scipy.stats.skewtest(a, axis=0, nan_policy='propagate', alternative='two-sided', *, keepdims=False)[source]#

Test whether the skew is different from the normal distribution.

This function tests the null hypothesis that the skewness of the population that the sample was drawn from is the same as that of a corresponding normal distribution.


The data to be tested. Must contain at least eight observations.

axisint or None, default: 0

If an int, the axis of the input along which to compute the statistic. The statistic of each axis-slice (e.g. row) of the input will appear in a corresponding element of the output. If None, the input will be raveled before computing the statistic.

nan_policy{‘propagate’, ‘omit’, ‘raise’}

Defines how to handle input NaNs.

  • propagate: if a NaN is present in the axis slice (e.g. row) along which the statistic is computed, the corresponding entry of the output will be NaN.

  • omit: NaNs will be omitted when performing the calculation. If insufficient data remains in the axis slice along which the statistic is computed, the corresponding entry of the output will be NaN.

  • raise: if a NaN is present, a ValueError will be raised.

alternative{‘two-sided’, ‘less’, ‘greater’}, optional

Defines the alternative hypothesis. Default is ‘two-sided’. The following options are available:

  • ‘two-sided’: the skewness of the distribution underlying the sample is different from that of the normal distribution (i.e. 0)

  • ‘less’: the skewness of the distribution underlying the sample is less than that of the normal distribution

  • ‘greater’: the skewness of the distribution underlying the sample is greater than that of the normal distribution

Added in version 1.7.0.

keepdimsbool, default: False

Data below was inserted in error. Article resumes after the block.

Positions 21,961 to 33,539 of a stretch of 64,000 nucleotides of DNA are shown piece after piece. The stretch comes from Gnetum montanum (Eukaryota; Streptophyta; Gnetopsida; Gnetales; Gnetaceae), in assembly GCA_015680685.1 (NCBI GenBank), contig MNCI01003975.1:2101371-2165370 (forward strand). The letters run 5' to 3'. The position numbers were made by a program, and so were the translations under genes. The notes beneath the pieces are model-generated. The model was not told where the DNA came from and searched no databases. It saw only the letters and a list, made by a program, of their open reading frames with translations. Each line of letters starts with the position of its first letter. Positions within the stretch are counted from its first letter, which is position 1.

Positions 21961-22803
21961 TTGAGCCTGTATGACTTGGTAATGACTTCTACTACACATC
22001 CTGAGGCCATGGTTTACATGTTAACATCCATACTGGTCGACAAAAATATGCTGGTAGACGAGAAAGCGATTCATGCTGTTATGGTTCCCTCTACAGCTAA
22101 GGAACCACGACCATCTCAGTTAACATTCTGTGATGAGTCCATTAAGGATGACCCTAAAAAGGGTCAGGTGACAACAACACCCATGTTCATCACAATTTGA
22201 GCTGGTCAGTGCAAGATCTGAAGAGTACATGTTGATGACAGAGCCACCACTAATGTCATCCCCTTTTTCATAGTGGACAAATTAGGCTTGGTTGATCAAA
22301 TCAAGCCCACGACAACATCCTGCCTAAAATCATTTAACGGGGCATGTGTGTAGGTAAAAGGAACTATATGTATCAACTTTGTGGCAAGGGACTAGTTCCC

If this is set to True, the axes which are reduced are left in the result as dimensions with size one. With this option, the result will broadcast correctly against the input array.


The computed z-score for this test.


The p-value for the hypothesis test.


The sample size must be at least 8.

Beginning in SciPy 1.9, np.matrix inputs (not recommended for new code) are converted to np.ndarray before the calculation is performed. In this case, the output will be a scalar or np.ndarray of appropriate shape rather than a 2D np.matrix. Similarly, while masked elements of masked arrays are ignored, the output will be a scalar or np.ndarray rather than a masked array with mask=False.



R. B. D’Agostino, A. J. Belanger and R. B. D’Agostino Jr., “A suggestion for using powerful and informative tests of normality”, American Statistician 44, pp. 316-321, 1990.


Shapiro, S. S., & Wilk, M. B. (1965). An analysis of variance test for normality (complete samples). Biometrika, 52(3/4), 591-611.


B. Phipson and G. K. Smyth. “Permutation P-values Should Never Be Zero: Calculating Exact P-values When Permutations Are Randomly Drawn.” Statistical Applications in Genetics and Molecular Biology 9.1 (2010).


Suppose we wish to infer from measurements whether the weights of adult human males in a medical study are not normally distributed [2]. The weights (lbs) are recorded in the array x below.

>>> import numpy as np
>>> x = np.array([148, 154, 158, 160, 161, 162, 166, 170, 182, 195, 236])

The skewness test from [1] begins by computing a statistic based on the sample skewness.

>>> from scipy import stats
>>> res = stats.skewtest(x)
>>> res.statistic